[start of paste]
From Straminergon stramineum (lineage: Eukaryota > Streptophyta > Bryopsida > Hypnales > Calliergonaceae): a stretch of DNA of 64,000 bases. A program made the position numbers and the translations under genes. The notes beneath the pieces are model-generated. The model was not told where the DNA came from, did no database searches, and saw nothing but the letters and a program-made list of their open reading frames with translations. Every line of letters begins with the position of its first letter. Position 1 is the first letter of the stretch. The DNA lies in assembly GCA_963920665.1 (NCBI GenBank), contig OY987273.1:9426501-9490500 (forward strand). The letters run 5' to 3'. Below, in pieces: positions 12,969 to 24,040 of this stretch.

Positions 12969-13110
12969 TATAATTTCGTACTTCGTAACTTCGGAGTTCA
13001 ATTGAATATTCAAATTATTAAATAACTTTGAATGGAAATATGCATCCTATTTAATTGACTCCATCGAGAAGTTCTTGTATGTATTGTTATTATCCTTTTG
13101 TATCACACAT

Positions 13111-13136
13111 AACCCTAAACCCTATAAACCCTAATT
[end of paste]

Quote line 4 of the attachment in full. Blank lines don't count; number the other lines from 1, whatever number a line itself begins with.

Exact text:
13001 ATTGAATATTCAAATTATTAAATAACTTTGAATGGAAATATGCATCCTATTTAATTGACTCCATCGAGAAGTTCTTGTATGTATTGTTATTATCCTTTTG